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    SXSW Review: A Chance At Another Beginning Illuminates The Path To 'Another Earth'

    At the start of “Another Earth,” there are two shocks administered to the audience. The first is that another planet has been discovered on the other side of the Sun, and it so closely resembles Earth that the brand new discovery is being referred to as Earth 2. This would be a galactic shocker, of ...

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    KAFFNY Review Round-Up 2: 'Centre Forward,' 'Red Chapel,' 'Sai-I-Gu,' 'Wet Sand'

    Following our first round-up, here are a few more flicks showcased in New York's Korean American Film Festival which ends March 20th. Stay tuned for more coverage, including reviews of "Should've Kissed" by Cinefondation-residency alum Jinoh Park and "Make Yourself At Home" by student Academy Award-...

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    Review: Tom McCarthy’s ‘Win Win’ Balances Heartfelt & Hilarious Small Victories

    The following is a reprint of our Sundance review by our correspondent James Rocchi.

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    Review: 'The Gift To Stalin' Aims To Be Moving & Sentimental But Comes Up Flat

    1949: A cargo train pulls into an unspecified area, and immediately children accost it with pans full of hot water. They run around like little merchants with a fresh mouth: "Buy hot water! Don't be stingy!" they tell the soldiers who dip out of the sliding doors, dying for anything wet. The scene shifts into one of the compartments; a boy (Sashka, Dalen Schintemirov) delivers water to his grandfather who dies before he can get a drop on his tongue. It's just one casualty of many, though, and the soldiers -- members of the Soviet Union -- stop off in a Kazakhstan village to unload the waste. Kasym (Nurzhuman Ikhtimbaev), a road worker, procee...

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    SXSW Review: Jodie Foster's 'The Beaver' Starring Mel Gibson Can't Quite Hit Its Tonal Sweet Spot

    Tonight on the stage of the Paramount theater at the SXSW Film Festival in Austin, Texas, director/actress Jodie Foster admitted that getting the tenor right for her new film "The Beaver" was the hardest endeavor of her career and it shows. Walking a tonal tightrope of voice -- light comedy, saddeni...

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    SXSW Review: 'Kill List' Is A Shocking, Emotionally Resonant & Horrific Ride

    Few movies have scarred and emotionally terrorized people (including some on the Playlist staff) more than this year's SXSW Film Festival entry "Kill List," the sophomore feature from Ben Wheatley ("Down Terrace"). With its intriguing mixture of kitchen-sink domestic drama, hit man thriller, and creepy mysticism, it's the rare horror film -- which isn't really a "horror film" per se, but includes psychological, emotional and physically horrifying moments -- that doesn't play into any conventions of the genre. Every time you think you've pegged it neatly into one of the aforementioned genres, it'll swing around and surprise you again, and the ...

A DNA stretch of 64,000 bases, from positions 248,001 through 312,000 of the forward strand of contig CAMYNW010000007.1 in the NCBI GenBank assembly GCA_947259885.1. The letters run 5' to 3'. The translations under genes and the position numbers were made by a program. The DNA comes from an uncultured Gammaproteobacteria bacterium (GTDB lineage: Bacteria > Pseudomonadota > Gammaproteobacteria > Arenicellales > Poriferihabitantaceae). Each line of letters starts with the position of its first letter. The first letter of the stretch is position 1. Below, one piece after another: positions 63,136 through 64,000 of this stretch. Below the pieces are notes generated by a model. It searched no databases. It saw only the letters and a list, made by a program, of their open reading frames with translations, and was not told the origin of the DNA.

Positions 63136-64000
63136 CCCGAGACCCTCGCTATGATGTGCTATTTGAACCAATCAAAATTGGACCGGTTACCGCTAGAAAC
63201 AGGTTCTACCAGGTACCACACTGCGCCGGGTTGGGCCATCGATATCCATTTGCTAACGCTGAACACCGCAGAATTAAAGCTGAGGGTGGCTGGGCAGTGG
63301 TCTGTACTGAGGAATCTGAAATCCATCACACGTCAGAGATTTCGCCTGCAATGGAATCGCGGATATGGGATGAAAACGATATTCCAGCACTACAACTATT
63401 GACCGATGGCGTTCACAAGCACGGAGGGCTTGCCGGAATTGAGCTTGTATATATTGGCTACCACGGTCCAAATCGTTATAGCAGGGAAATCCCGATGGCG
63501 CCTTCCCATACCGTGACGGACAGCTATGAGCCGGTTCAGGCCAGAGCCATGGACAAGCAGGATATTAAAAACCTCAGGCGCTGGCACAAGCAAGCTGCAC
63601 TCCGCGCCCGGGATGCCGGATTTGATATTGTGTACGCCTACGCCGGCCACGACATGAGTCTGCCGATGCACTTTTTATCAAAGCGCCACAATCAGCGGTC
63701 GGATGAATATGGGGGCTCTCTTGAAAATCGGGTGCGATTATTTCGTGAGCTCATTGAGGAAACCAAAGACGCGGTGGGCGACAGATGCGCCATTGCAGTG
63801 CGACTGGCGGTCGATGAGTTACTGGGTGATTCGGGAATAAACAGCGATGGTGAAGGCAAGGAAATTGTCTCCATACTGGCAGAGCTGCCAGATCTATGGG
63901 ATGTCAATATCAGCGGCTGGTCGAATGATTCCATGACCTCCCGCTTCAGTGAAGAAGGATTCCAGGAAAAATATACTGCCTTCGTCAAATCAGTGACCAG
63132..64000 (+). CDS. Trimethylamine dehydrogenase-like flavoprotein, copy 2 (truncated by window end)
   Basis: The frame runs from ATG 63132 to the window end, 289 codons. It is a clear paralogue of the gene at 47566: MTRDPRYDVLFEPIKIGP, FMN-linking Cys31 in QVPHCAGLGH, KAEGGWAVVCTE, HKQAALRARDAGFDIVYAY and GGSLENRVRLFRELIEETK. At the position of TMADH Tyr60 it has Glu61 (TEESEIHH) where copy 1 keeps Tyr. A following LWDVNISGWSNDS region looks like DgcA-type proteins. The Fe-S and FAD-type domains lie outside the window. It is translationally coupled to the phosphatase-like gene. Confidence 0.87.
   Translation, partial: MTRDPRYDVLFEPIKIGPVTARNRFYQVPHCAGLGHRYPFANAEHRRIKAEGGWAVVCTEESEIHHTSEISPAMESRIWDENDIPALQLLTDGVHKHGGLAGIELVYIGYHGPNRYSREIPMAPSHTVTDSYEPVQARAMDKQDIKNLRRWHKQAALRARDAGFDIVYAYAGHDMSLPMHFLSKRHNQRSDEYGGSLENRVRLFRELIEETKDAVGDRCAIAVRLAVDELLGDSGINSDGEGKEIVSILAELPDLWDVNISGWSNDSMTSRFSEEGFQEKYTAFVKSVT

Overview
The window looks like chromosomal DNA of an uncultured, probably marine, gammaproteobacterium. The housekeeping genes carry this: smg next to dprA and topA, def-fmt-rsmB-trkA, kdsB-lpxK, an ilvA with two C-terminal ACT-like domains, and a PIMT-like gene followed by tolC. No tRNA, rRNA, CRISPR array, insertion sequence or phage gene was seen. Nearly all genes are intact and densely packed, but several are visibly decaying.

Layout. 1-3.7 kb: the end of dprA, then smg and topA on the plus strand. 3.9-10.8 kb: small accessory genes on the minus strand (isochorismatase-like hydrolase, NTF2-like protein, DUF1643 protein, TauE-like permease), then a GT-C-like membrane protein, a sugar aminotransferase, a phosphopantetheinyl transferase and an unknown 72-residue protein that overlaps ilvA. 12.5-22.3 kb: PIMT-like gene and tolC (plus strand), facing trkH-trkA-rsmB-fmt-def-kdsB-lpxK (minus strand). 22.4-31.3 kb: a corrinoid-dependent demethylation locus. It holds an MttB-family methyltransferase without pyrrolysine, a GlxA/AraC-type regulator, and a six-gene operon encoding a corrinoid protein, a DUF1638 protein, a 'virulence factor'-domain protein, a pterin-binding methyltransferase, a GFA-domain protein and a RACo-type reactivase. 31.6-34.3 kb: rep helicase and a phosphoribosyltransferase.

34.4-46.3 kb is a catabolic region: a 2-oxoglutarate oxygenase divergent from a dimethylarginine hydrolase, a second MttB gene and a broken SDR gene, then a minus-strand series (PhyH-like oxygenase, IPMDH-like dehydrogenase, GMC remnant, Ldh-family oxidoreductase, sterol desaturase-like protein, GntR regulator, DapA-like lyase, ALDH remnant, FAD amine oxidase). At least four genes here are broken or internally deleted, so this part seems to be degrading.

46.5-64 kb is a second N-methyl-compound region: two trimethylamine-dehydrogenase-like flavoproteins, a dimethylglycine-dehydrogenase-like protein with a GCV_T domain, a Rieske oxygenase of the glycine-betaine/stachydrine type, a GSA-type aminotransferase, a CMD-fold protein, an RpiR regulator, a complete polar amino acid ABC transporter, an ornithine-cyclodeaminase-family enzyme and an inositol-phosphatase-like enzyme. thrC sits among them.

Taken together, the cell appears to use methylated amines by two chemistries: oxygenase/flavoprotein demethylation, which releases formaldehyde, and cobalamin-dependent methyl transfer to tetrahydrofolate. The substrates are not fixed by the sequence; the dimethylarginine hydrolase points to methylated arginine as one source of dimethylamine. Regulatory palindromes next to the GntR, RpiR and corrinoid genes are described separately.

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    Review: 'Limitless' Expands The Boundaries of Bradley Cooper's Charm

    Originally (and enigmatically) titled “Dark Fields,” Neil Burger’s latest film now bears the bland moniker “Limitless,” making it sound like a film scraped together from D.C. Comics’ dregs. But rather than being another entry in the seemingly neverending superhero genre, “Limitless” is a sci-fi-infl...

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    SXSW Review: We Aren't Buying Morgan Spurlock's 'Greatest Movie Ever Sold'

    "POM Wonderful Presents: The Greatest Movie Ever Sold" (yeah, that's actually the full title), Morgan Spurlock's new takedown of product placement in television shows and movies, starts out cleverly enough, with a sharp analysis of all the ways in which major corporations, in their limitless, greedy...

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    SXSW Review: 'New Jerusalem' A Hypnotic Film Experience About Friendship And Religion

    Despite a rather large and enthusiastic critical embrace of American neo-neo realism ("Wendy and Lucy," "Goodbye Solo," "Ballast," and a few others), there haven't been many (if any) new players entering the field. By contrast, mumblecore micro-indies are cropping up like corn, with young directors seizing the me-too attitude and grabbing shitty cameras to capture characters in apartments talking about relationships or focusing on their own inadequacies. Some are different, some are great, and like anything, you have to wade through the shit (which still get perplexing amounts of overenthusiastic quotes) in order to find the few artists pushi...

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